Whether speech is likely to cause a material and substantial disruption is necessarily a fact specific inquiry.

In J.C., the United States District Court for the Central District of California dealt with an issue similar to the second one you described in your inquiry.

In that case, the plaintiff (J.C., a minor) and some friends gathered at a local restaurant after school.  At the restaurant, J.C. recorded a video of her friends talking meanly about a classmate – calling her ugly and spoiled, among other things.

Later that evening, at home, J.C. posted the video to YouTube and contacted both friends and the person being talked about telling them to view the video.  Because of these actions, the Plaintiff was suspended from school for two days.  Plaintiff sued the School District, contending that it violated his/her First Amendment rights.  711 F. Supp. 2d at 1098-1100.

Two aspects of the Court’s decision are noteworthy:

First, the Court found that “the substantial weight of authority indicates that geographic boundaries generally carry little weight in the student-speech analysis” and that “here the foreseeable risk of a substantial disruption is established, discipline for such speech is permissible.”  Id. at 1104.

Second, the Court stated that “the decision to discipline speech must be supported by the existence of specific facts that could reasonably lead school officials to forecast disruption” and that “the fact that students are discussing the speech at issue is not sufficient to create a substantial disruption….”  Id. at 1111.  In J.C., the Court determined that “no reasonable jury could conclude that J.C.’s YouTube video caused a substantial disruption to school activities, or that there was a reasonably foreseeable risk of substantial disruption as a result of the YouTube video.”  Id. at 1117.

Other cases related to this topic that may be of interest to you are Wynar v. Douglas County School District, 728 F.3d 1062 (9th Cir. 2013) and Roasio v. Clark County School District, No. 2:13-CV-362, 2013 WL 3679375 (D. Nev. 2013).

In Wynar, the School District suspended the plaintiff student for 90 days because of “a string of increasingly violent and threatening instant messages sent from his home to his friends,” which “presented a real risk of significant disruption to school activities and interfered with the rights of other students.”  728 F.3d at 1064-65.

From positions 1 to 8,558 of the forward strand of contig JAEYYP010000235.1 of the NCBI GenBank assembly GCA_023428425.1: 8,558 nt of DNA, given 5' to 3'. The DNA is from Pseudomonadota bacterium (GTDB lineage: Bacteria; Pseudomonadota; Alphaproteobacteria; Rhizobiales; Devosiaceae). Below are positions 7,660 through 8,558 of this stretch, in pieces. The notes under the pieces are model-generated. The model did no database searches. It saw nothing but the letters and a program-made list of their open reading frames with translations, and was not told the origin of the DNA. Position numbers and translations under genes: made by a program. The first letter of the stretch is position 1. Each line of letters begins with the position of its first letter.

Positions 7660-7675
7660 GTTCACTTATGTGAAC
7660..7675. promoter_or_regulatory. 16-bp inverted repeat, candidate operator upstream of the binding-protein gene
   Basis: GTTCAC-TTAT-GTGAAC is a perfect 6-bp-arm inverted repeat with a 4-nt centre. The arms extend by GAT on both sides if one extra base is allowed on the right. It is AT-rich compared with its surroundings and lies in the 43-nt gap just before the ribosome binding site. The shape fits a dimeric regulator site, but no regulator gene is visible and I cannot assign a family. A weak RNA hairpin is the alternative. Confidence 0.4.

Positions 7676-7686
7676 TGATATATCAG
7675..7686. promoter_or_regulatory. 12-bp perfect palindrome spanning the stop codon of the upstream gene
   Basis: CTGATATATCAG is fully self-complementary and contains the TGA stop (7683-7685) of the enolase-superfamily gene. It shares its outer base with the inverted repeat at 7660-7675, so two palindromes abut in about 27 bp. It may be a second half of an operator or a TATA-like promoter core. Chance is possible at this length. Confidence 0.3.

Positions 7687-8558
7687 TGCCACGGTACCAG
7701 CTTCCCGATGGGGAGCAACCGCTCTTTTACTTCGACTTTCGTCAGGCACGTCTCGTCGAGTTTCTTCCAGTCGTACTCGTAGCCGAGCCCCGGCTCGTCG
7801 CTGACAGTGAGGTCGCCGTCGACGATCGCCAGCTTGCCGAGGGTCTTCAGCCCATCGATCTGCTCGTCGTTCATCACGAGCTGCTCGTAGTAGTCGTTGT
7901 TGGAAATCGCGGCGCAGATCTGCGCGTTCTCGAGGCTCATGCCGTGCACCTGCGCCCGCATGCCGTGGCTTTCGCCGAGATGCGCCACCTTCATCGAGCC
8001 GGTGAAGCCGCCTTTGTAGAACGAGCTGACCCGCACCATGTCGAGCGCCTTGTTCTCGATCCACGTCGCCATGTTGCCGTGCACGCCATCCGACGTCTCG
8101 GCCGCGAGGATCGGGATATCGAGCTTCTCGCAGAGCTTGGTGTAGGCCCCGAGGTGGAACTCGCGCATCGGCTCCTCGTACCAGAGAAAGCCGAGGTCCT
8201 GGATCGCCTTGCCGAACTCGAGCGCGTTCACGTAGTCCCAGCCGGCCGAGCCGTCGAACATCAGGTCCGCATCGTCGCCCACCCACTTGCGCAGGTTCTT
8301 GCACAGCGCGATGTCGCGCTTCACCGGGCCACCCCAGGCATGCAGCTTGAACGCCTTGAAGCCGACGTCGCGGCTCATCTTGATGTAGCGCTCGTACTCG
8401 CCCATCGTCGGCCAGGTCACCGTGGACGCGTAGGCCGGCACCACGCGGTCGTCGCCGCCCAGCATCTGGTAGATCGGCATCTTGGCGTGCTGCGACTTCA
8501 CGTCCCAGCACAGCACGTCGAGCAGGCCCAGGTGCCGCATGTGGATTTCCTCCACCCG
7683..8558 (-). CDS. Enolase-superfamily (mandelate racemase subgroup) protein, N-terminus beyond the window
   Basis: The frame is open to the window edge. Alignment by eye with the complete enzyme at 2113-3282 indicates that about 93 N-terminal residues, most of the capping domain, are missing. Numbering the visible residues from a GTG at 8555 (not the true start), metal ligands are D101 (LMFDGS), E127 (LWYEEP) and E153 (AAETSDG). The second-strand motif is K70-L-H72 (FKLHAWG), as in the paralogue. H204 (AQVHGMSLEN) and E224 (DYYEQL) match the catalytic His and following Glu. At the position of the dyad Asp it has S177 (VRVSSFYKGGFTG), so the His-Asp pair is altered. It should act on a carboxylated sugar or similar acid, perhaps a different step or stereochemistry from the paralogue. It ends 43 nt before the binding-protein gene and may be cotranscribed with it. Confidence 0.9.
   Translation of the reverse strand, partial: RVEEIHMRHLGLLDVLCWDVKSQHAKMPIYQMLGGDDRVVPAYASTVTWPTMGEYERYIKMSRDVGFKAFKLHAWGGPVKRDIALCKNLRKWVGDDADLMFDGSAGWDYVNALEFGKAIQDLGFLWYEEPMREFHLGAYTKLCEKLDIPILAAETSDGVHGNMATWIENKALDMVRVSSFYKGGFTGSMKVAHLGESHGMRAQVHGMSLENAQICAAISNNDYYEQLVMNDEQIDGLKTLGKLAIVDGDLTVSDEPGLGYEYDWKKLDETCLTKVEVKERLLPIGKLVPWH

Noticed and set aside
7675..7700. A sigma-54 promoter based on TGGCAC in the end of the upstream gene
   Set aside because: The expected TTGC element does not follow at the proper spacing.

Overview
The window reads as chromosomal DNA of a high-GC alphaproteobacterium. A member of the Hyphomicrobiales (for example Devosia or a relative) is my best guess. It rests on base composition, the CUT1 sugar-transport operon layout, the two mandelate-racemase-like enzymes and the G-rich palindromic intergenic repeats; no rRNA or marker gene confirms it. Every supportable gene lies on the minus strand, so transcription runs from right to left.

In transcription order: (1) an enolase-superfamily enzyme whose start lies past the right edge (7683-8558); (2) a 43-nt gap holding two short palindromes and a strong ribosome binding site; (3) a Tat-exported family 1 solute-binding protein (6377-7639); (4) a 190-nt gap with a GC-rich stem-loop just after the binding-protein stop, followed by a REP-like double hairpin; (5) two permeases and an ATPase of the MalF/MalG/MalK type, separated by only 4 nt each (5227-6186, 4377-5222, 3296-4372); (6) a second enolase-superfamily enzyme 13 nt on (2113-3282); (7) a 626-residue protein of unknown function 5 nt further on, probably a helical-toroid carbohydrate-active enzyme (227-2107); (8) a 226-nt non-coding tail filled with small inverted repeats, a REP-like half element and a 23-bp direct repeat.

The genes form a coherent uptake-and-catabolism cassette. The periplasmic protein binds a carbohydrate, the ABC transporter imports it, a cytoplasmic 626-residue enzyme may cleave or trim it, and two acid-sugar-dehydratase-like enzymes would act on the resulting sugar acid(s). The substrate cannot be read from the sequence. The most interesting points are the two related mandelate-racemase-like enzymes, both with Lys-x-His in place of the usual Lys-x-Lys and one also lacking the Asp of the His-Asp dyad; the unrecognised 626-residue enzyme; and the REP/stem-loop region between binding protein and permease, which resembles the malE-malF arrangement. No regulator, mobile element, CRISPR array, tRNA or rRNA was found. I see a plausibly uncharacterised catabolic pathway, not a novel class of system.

The Court, in Wynar, held that the School District did not violate the student’s First Amendment rights because it was “reasonable for school officials to forecast a substantial disruption of school activities.”  Id. at 1067.

In Roasio, the student plaintiff was initially suspended and then transferred to another school district for several tweets posted on Twitter about school officials.  Roasio, 2013 WL 3679375, at *1.

Holding that the plaintiff’s complaint survived the defendants’ motion to dismiss, the Court found that “the reach of school administrators when disciplining students for off-campus speech … depends on the facts.”  Id. at *5.  In reaching this conclusion, the Court analyzed other circuit court decisions regarding the issue, which you might also find of interest.

With regard to your inquiry, the school administrators stating that they have the authority to discipline students for social media posts that they find inappropriate is somewhat concerning, especially given the above case law.

Unless the speech reasonably causes school authorities to believe that there will be a “substantial disruption of or material interference with school activities,” that speech is likely to be considered protected by the First Amendment.

You might want to write to the school administrators reminding them of the students’ First Amendment rights.

Bryan Cave LLP is general counsel for the First Amendment Coalition and responds to FAC hotline inquiries.  In responding to these inquiries, we can give general information regarding open government and speech issues but cannot provide specific legal advice or representation.